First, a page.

Persistent, Severe Dry Eye Linked to Pain, Nonocular Factors

Laurie Barclay, MD

December 22, 2016

Researchers identified factors predicting severe dry eye symptoms 1 year after presentation in a longitudinal study published online December 22 in JAMA Ophthalmology. Although findings may not be generalizable to nonveteran populations, the investigators emphasize the importance of pain perception and severity to 1-year prognosis.

"[M]ost patients with severe baseline dry eye symptoms reported persistent severe symptoms at 1 year," write Erin S. Ong, BS, BA, from the Ophthalmology Department, Bruce W. Carter Department of Veteran Affairs, Miami Veterans Administration Medical Center, Florida, and colleagues. "Baseline nociceptive and neuropathic ocular pain, in addition to sleep disturbances, mental health status, nonocular pain, and medications were also risk factors."

Dry eye syndrome is highly prevalent, affecting millions of people. Although previous cross-sectional studies examined risk factors for dry eye severity, few looked at risk factors or symptom progression over time.

"This study highlights the important role of pain severity and perception on severity and persistence of dry eye," the authors write. They recommend that dry eye questionnaires include the time course of dry eye symptoms, pain severity, and neuropathic qualities.

Front desk staff or technicians could easily and inexpensively record answers to these questions, along with short, standardized questionnaires for depression and anxiety to identify patients who may benefit from mental health care consultation.

"Additional longitudinal studies are needed to characterize dry eye findings beyond 1 year and evaluate which pain management strategies, whether systemic or local, will be most beneficial in patients with dry eye," the study authors conclude.

Biologically Plausible Findings

From October 1, 2013, to April 30, 2015 at the Miami Veterans Affairs Hospital, 120 patients with a broad range of idiopathic dry eye symptoms and signs but no overt eyelid or corneal abnormalities were prospectively recruited and followed for changes in symptom severity over the course of 1 year. Participants (mean age, 64 ± 11 years; 109 men) underwent ocular surface examination including tear film assessment and baseline risk factor analysis, as well as Dry Eye Questionnaire 5 at their first and 1-year follow-up visit.

Exclusion criteria were contact lenses, refractive surgery, ocular medications except for artificial tears, active external ocular process, cataract surgery within the last 6 months, any history of glaucoma or retinal surgery, HIV, sarcoidosis, graft-versus-host disease, or collagen vascular disease.

At 1 year, 26 (44.8%) of 58 participants with no, mild, or moderate baseline symptoms developed more severe symptoms, whereas 46 (74.2%) of 62 patients with severe baseline symptoms continued to have severe symptoms (Dry Eye Questionnaire 5 score, ≥12).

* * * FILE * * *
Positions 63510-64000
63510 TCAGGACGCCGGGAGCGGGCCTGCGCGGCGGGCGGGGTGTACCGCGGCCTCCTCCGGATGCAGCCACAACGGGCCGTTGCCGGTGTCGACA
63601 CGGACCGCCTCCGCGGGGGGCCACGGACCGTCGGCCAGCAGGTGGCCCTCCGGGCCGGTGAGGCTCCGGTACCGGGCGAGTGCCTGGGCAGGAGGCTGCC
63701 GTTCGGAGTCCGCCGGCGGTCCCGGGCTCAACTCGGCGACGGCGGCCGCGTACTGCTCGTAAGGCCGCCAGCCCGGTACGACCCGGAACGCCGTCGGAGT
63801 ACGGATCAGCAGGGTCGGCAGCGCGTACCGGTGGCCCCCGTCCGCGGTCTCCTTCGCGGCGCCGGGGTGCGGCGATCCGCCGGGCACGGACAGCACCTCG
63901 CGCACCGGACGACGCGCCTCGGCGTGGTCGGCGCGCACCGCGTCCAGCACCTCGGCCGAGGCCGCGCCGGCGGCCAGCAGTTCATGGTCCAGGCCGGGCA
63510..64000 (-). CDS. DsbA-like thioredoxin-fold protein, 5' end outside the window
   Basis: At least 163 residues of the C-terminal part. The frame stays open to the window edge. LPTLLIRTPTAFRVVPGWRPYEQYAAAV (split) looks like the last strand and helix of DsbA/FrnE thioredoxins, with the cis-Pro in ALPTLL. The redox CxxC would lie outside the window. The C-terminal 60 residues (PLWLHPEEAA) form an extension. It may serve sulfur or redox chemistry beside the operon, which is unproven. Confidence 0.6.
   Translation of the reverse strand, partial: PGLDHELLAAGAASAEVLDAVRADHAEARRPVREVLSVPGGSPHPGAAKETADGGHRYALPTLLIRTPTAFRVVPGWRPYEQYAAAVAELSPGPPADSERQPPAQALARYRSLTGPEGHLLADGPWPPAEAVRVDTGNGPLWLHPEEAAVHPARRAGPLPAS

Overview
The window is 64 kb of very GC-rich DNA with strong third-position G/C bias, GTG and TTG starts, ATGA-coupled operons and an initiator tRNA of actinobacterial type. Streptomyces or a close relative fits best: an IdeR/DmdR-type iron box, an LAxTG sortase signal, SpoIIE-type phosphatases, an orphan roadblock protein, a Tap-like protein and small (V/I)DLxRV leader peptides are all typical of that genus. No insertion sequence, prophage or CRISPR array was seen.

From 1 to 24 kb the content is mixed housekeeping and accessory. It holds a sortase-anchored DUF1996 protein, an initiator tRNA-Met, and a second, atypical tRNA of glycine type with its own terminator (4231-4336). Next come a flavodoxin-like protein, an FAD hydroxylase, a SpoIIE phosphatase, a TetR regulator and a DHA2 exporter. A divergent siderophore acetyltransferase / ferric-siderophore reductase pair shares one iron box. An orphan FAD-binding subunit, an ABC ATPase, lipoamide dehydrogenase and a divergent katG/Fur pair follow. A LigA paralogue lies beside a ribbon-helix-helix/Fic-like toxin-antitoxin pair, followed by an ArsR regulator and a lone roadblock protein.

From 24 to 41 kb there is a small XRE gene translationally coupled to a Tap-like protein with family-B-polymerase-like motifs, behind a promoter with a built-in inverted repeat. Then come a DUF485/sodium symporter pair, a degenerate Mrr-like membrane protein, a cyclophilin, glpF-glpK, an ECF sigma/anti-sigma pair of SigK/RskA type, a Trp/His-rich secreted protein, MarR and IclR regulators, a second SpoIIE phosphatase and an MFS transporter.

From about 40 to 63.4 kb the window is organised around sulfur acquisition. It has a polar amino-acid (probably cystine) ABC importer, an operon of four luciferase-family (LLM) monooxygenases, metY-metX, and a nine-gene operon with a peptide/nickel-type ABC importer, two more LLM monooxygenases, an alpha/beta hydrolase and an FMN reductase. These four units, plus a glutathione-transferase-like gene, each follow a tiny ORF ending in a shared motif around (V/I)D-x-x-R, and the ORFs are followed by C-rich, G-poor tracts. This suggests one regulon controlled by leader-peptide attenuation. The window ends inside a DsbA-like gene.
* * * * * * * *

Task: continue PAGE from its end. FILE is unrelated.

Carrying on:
Factors predicting severe dry eye symptoms at 1 year were more severe dry eye symptoms, ocular pain, and neuropathic pain–like ocular symptoms at baseline. Other risk factors were sleep disturbances, including sleep apnea and insomnia; psychiatric conditions, including posttraumatic stress disorder and depression; nonocular pain; and medications (anxiolytics and analgesics). In previous cross-sectional studies, these nonocular risk factors were also linked to dry eye.

The most significant risk factors for severe dry eye symptoms at 1 year, according to multivariable analysis, were sleep apnea (odds ratio [OR], 3.80; 95% confidence interval [CI], 1.00 - 14.49; P = .05), Dry Eye Questionnaire 5 score (OR, 1.15; 95% CI, 1.02 - 1.30; P = .02), and posttraumatic stress disorder score (OR, 1.04; 95% CI, 1.01 - 1.08; P = .02).

"Although this cohort was limited to US veterans, which may not be generalizable to other populations, our results suggest that pain perception and severity are important when evaluating and managing dry eye," the study authors conclude.

Other study limitations include loss to follow-up, ocular surface examination only at initial visit, and lack of interim assessments between baseline and 1 year.

Despite these limitations, the investigators suggest that the findings are biologically plausible. Regarding neuropathic pain within the eye, the corneal nociceptors are near the ocular surface, where they can be damaged by trauma, environmental stress, or tear film abnormalities.

"Repeated stress can lead to peripheral sensitization, which may subsequently lead to changes in the central nervous system," the study authors write.

"Sleep apnea is associated with eyelid laxity, which has been found to be a risk factor for severe ocular surface symptoms, perhaps owing to disruption of the healthy tear film dynamic. Mental health conditions may either predispose individuals to pain or be a result of pain."

The Department of Veterans Affairs, National Institutes of Health, and Research to Prevent Blindness supported this study. The authors have disclosed no relevant financial relationships.

JAMA Ophthalmol. Published online December 22, 2016.

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